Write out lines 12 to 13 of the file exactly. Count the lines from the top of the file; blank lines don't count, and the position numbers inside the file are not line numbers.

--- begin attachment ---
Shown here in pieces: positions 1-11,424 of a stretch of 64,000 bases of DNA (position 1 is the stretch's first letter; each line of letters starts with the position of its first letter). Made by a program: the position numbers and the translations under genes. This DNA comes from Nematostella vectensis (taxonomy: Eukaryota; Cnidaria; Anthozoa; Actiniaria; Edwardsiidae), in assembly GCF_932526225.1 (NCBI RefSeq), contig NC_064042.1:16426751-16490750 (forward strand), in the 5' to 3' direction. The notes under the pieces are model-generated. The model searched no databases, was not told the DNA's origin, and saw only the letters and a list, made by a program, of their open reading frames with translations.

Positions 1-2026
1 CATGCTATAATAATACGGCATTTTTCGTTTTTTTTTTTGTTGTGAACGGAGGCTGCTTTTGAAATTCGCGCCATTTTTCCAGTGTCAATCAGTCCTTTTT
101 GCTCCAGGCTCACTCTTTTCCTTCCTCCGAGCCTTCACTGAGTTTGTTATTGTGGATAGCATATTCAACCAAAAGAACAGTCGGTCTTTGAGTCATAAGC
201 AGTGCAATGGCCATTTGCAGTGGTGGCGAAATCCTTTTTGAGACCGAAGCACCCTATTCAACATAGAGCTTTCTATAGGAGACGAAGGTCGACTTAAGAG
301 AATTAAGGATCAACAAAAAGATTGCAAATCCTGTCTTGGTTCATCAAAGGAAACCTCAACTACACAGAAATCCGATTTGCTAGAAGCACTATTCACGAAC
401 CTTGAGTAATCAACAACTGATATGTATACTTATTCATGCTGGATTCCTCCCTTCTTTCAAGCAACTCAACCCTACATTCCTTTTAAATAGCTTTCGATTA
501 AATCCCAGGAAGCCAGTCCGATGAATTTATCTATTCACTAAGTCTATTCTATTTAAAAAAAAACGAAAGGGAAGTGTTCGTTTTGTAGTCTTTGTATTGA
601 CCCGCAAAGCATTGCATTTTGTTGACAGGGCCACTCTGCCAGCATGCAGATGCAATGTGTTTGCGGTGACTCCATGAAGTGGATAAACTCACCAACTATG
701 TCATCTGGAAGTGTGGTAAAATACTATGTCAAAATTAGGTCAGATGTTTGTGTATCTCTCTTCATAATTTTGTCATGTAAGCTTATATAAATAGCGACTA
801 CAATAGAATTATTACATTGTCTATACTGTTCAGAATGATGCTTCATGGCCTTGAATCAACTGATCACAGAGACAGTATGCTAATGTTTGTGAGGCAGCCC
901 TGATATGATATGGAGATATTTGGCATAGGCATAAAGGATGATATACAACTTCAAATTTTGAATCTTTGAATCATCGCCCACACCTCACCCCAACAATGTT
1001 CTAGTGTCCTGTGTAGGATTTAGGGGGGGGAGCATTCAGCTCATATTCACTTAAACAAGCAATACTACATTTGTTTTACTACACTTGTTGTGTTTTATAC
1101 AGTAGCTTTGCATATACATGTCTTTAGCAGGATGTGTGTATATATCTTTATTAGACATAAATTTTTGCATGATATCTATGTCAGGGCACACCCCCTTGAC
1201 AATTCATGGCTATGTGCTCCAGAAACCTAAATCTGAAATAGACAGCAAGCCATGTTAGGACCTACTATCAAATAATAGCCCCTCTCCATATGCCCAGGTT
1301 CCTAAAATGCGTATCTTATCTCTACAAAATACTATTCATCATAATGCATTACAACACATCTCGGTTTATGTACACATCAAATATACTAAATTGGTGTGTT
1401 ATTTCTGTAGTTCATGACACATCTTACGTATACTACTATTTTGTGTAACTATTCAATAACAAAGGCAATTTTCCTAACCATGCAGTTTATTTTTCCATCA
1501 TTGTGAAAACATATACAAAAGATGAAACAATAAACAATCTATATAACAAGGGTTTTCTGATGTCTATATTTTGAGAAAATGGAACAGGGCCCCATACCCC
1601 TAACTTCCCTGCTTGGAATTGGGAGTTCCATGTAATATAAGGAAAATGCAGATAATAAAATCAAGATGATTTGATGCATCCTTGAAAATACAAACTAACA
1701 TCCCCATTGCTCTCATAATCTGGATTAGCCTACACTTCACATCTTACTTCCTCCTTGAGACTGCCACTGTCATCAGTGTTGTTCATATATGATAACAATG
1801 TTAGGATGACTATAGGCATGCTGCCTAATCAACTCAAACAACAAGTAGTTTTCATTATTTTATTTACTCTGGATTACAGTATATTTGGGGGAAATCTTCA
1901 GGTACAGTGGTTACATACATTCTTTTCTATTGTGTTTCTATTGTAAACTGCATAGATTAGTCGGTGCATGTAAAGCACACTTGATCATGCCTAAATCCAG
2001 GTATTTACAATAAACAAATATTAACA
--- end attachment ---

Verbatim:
901 TGATATGATATGGAGATATTTGGCATAGGCATAAAGGATGATATACAACTTCAAATTTTGAATCTTTGAATCATCGCCCACACCTCACCCCAACAATGTT
1001 CTAGTGTCCTGTGTAGGATTTAGGGGGGGGAGCATTCAGCTCATATTCACTTAAACAAGCAATACTACATTTGTTTTACTACACTTGTTGTGTTTTATAC